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  • Roman Goerss

The 7 Major Crypto Bills of 2018-2021

(Part 1 of 2 in our Cryptolegislation Series)

To know where Congress is going, it helps to know where it's been. Cryptocurrency is an increasingly prominent and important issue and this series reviews what Congress has considered in the way of regulating digital assets. Here are the seven major bills proposed prior to 2022. For the more recent legislation, see our follow up blog post.

1. The Token Taxonomy Act (H.R. 1628)

In December of 2018, Rep. Warren Davidson (R) and six cosponsors, three of each party, proposed to exclude cryptocurrency from securities laws altogether by amending the original Securities Act of 1933 and the Securities and Exchange Act of 1934. Presumably, the industry would then fall under the purview of the CFTC (Commodity Futures Trading Commission).

The bill would alter tax laws to make things significantly clearer regarding the legal responsibilities that come with owning cryptoassets and make it tax free to convert crypto to or from cash. It would specifically exclude tokens that represent a financial interest in a company. It would also override almost all State laws concerning crypto, only leaving anti-fraud provisions in place and introducing a uniform regulatory framework across the country.

It’s this last measure that would be the biggest change, as several states have begun passing laws to distinguish their approach to crypto from the national norm. Some states, such as New York, have outlawed bitcoin mining for environmental reasons, for example, while other states like Wyoming have made efforts to create a regulatory environment attractive to businesses in the cryptocurrency industry.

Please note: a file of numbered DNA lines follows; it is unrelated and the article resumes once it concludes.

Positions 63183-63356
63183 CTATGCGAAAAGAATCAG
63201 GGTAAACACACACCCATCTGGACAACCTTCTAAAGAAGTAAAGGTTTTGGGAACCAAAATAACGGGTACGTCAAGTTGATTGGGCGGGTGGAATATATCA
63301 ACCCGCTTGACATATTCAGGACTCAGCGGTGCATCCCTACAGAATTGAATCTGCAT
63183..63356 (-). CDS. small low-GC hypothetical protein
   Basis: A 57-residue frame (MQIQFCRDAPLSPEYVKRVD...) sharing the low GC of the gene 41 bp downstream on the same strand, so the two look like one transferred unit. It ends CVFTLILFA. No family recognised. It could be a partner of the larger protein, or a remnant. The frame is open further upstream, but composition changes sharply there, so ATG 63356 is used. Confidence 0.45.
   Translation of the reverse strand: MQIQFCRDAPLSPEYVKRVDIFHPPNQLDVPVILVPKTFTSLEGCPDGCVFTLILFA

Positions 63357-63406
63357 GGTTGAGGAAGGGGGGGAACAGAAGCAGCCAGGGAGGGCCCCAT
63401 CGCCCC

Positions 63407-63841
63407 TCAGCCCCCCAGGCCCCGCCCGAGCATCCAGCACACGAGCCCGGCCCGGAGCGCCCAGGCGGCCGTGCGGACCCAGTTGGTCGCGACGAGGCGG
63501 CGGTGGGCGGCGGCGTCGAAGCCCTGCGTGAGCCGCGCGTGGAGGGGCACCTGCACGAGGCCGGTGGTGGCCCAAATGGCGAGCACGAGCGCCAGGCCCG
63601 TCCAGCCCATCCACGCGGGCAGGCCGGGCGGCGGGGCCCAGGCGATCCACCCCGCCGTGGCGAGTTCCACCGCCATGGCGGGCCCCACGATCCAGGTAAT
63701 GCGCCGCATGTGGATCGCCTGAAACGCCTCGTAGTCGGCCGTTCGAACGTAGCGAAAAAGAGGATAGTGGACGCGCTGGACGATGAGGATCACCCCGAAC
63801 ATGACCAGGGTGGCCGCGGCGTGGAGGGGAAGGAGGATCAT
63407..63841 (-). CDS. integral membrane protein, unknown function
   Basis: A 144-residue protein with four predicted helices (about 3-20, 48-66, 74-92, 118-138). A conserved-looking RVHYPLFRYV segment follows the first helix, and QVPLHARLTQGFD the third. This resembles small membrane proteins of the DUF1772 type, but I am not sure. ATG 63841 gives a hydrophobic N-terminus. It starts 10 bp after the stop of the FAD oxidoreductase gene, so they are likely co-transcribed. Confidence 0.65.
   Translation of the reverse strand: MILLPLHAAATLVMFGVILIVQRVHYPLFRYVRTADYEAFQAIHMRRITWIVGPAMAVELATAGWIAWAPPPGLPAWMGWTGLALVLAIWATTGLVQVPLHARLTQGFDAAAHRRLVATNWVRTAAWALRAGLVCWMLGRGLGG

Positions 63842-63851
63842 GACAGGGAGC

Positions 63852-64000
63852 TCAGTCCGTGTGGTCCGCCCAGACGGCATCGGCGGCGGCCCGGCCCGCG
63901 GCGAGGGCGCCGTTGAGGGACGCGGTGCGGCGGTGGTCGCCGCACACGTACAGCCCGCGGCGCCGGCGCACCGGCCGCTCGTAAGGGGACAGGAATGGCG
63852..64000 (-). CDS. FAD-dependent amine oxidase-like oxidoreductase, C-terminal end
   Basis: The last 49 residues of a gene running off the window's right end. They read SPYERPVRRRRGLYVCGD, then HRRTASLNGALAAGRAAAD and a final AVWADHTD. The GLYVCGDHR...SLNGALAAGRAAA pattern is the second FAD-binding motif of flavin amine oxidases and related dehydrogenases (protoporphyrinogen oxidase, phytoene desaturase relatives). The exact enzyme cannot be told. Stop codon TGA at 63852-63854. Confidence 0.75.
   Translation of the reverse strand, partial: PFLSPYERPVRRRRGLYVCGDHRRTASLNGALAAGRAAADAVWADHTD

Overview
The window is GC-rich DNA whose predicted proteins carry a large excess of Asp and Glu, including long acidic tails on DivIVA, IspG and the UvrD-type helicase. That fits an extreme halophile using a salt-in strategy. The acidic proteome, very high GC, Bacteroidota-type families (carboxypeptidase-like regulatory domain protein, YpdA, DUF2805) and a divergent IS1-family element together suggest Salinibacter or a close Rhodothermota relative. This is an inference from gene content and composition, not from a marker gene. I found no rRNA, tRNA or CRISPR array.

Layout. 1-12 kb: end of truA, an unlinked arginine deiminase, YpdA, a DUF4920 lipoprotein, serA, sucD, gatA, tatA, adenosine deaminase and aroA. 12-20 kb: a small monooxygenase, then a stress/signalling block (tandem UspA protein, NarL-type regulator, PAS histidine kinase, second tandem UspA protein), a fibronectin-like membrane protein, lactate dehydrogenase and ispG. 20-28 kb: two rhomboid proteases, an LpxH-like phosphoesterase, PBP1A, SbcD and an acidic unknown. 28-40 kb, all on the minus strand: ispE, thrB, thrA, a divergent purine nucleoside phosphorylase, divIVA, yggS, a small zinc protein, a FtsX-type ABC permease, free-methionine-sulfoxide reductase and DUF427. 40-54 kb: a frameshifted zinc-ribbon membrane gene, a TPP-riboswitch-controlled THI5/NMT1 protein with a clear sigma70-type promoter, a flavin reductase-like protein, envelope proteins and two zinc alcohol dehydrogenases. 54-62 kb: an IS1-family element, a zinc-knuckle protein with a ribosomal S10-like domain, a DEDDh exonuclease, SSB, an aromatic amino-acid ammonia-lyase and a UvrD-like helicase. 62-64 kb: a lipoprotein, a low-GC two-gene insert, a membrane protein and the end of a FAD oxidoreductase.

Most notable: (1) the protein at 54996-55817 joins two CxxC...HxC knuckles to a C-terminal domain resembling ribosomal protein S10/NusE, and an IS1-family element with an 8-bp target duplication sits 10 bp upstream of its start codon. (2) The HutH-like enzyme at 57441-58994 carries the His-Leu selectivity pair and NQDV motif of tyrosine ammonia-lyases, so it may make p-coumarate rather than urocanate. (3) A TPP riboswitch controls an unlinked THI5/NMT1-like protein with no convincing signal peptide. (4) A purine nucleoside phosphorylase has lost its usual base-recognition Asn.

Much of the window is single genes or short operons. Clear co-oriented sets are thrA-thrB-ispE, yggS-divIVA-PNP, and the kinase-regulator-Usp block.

The bill’s introduction saw some concern raised in the cryptocurrency community, with its definition of cryptocurrency decried by one article as both too broad in scope and containing elements that misunderstood the nature of how blockchain technology works. For example, it advised that the act’s stipulation requiring that a digital token’s transaction history “cannot be altered” is arguably an impossible standard to meet and, taken literally, would exclude all tokens.

Rep. Paul Gosar (R) first introduced this bill on March 9th, 2020. It represents one of the earliest attempts to broker a compromise among the various financial enforcement agencies by breaking up cryptocurrencies into various asset classes and assigning portions of the market to the various institutional players.

The bill would split digital assets into “cryptocommodities” regulated by the CFTC, “cryptocurrency” regulated by the Financial Crimes Enforcement Network and the Office of the Comptroller of the Currency, and “cryptosecurities” under the purview of the SEC (Securities and Exchange Commission).

This “divide up the pie” strategy will likely emerge as the basic structure of whatever solution Congress eventually adopts, as the sheer variety of cryptoassets makes many of them resemble the financial products and instruments under the traditional jurisdiction of each agency far more than they resemble one another simply by virtue of being digital assets or using blockchain technology. The key, as with most things, will be exactly where the statute makes the divisions, what criteria it uses to sort the different assets into new classifications, and with how much clarity.

Introduced November 30, 2020 by its sponsor, Rep. Tlaib Rashida (D), this bill takes a narrower approach to regulating the industry by ignoring the jurisdictional squabble to focus in on how one particular asset class, Stablecoins, would be regulated.

Stablecoins are cryptocurrency pegged to the value of another currency, commodity or financial instrument. There’s an ongoing debate about who should be allowed to issue stablecoins, with some arguing that only banks should be able to do so while others advocate for a wider group that includes other types of businesses or even individuals.